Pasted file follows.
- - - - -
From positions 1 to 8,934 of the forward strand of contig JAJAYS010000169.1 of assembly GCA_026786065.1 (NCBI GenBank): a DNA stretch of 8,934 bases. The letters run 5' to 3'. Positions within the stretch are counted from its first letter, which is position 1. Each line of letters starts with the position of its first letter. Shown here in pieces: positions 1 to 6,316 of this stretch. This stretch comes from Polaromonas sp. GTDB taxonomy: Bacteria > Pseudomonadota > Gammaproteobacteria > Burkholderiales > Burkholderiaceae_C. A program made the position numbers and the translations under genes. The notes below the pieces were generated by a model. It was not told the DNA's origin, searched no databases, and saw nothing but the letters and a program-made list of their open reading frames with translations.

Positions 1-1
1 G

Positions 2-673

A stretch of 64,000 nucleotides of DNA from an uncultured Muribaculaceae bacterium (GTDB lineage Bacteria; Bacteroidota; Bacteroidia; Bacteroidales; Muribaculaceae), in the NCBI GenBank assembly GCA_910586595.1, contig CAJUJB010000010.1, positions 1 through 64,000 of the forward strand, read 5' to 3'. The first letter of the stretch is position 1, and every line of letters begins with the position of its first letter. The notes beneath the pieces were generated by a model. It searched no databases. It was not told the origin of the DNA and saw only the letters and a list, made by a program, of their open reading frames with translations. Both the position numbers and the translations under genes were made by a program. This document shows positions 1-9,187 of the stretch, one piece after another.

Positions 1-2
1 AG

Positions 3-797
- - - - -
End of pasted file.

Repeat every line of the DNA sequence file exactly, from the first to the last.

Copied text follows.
From positions 1 to 8,934 of the forward strand of contig JAJAYS010000169.1 of assembly GCA_026786065.1 (NCBI GenBank): a DNA stretch of 8,934 bases. The letters run 5' to 3'. Positions within the stretch are counted from its first letter, which is position 1. Each line of letters starts with the position of its first letter. Shown here in pieces: positions 1 to 6,316 of this stretch. This stretch comes from Polaromonas sp. GTDB taxonomy: Bacteria > Pseudomonadota > Gammaproteobacteria > Burkholderiales > Burkholderiaceae_C. A program made the position numbers and the translations under genes. The notes below the pieces were generated by a model. It was not told the DNA's origin, searched no databases, and saw nothing but the letters and a program-made list of their open reading frames with translations.

Positions 1-1
1 G

Positions 2-673

A stretch of 64,000 nucleotides of DNA from an uncultured Muribaculaceae bacterium (GTDB lineage Bacteria; Bacteroidota; Bacteroidia; Bacteroidales; Muribaculaceae), in the NCBI GenBank assembly GCA_910586595.1, contig CAJUJB010000010.1, positions 1 through 64,000 of the forward strand, read 5' to 3'. The first letter of the stretch is position 1, and every line of letters begins with the position of its first letter. The notes beneath the pieces were generated by a model. It searched no databases. It was not told the origin of the DNA and saw only the letters and a list, made by a program, of their open reading frames with translations. Both the position numbers and the translations under genes were made by a program. This document shows positions 1-9,187 of the stretch, one piece after another.

Positions 1-2
1 AG

Positions 3-797